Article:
Introducing the Hall of Stats: An alternate Hall of Fame populated by a mathematical formula

The Hall of Stats

I’ve been in a bit of a baseball-writing hibernation lately. Today I’m happy to show you why.

Over the last couple years, I’ve been obsessed with the idea of a Hall of Fame populated by a single statistic. I whipped up a little stat called wWAR and built a small site called The Hall of wWAR. But I wasn’t done yet. The formula needed tweaking. The site could be better.

I enlisted the help of a couple dear friends who happen to be the best software developers I’ve ever seen—Jeffrey Chupp and Michael Berkowitz. We’ve been hard at work and have a little something to share with you.

The Hall of Stats

There are so many things here that I’m proud of, so I’ll just share a few in some bullets…

  • Like the Hall of wWAR, the Hall of Stats kicks everybody out of the Hall of Fame and re-populates it based on a formula.
  • That formula is expressed as “Hall Rating” and uses WAR and WAA (from Baseball-Reference) as the main inputs.
  • A Hall Rating of 100 represents the Hall of Fame borderline. Over 100? You’re in. Under 100? You’re out.
  • The site features every player in history, from Babe Ruth to Bill Bergen.
  • Every player page features visualizations of the player’s career run values and year by year WAR and WAA stats.
  • Some players (just a few so far) feature a short bio and (around 400) a photo.
  • Perhaps my favorite part of the project is our value-based similarity scores. While Bill James’ scores are based on raw statistics, these are based on WAR run value components.
  • There are a bunch of other articles so far, too.
  • If you’re into the nitty gritty, there About page is super-detailed.

I invite you to take a look, poke around, and let me know what you think. Thanks!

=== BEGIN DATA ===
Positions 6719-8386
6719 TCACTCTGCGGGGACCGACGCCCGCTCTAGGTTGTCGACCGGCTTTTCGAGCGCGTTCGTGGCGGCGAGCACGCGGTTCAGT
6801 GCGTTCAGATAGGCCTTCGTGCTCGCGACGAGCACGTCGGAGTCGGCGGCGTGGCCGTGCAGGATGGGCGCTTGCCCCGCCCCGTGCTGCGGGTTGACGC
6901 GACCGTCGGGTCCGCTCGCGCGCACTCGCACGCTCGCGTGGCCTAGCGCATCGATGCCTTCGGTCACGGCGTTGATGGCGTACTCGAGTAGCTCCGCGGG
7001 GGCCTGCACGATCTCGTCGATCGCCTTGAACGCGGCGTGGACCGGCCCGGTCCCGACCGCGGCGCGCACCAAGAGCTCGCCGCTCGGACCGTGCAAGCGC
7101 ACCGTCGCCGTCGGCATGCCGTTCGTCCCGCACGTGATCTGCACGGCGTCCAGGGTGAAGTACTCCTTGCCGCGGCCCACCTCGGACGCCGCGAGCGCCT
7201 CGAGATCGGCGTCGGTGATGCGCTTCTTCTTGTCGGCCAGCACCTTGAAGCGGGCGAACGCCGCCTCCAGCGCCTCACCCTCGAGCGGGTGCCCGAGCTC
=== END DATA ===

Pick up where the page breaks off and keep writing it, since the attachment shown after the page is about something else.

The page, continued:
Leave a Reply

139 Comments on "Introducing the Hall of Stats: An alternate Hall of Fame populated by a mathematical formula"

Notify of
avatar
Sort by:   newest | oldest | most voted
Ed
Guest

Adam – I only have to glance at the site but look forward to spending more time on it later. General reaction is…..kudos!!!!! One comment, one question:

1) I really like the idea of value based similarity scores. The Bill James formula is clearly outdated and I’m surprised it’s taken so long for someone to develop an alternative.

2) What happens when BR tweaks their WAR formula and someone goes from being above 100 to below 100? Will you give them the boot from your HOF?

Brent
Guest

Awesome!!

Is there somewhere on the site that we can see the guys who just missed the cut? I am sure that list is interesting too.

Ed
Guest

You can see some of the players that just missed the cut here:

http://www.hallofstats.com/articles/2013-ballot-head-start

I also noticed that Minnie Minoso is at 99, Brian Giles is at 98.

Hartvig
Guest
That was the first question that popped into my head as well. And any HOF that still excludes Minnie Minoso needs a bit of tweaking as far as the membership requirements go. But it’s on the margins where the best “discussions” happen. And Adam, this is great stuff. I can hardly imagine the amount to work, time and energy everyone had to put into it. At a glance, my only criticism so far is that whatever criteria you are using seems to be over-representing pre-1893 pitchers considerably (and that leads me to conclude that it’s weighted WAR where the problem… Read more »
no statistician but
Guest
I agree with Harvig. Almost every 19th Century pitcher of note seems to be here, and the placement of several so high on the list, given the relatively little we know about the finer aspects of how the game was played early on—a baldfaced opinion on my part, true—makes me less than sanguine. I’m carping and complaining as usual, but another problem with numerical rankings based on formulae, is that they boil down to this conundrum: which do we believe? The formulaic statistics, especially when accumulation enters in, or what we and thousands of others have observed. Tenace is a… Read more »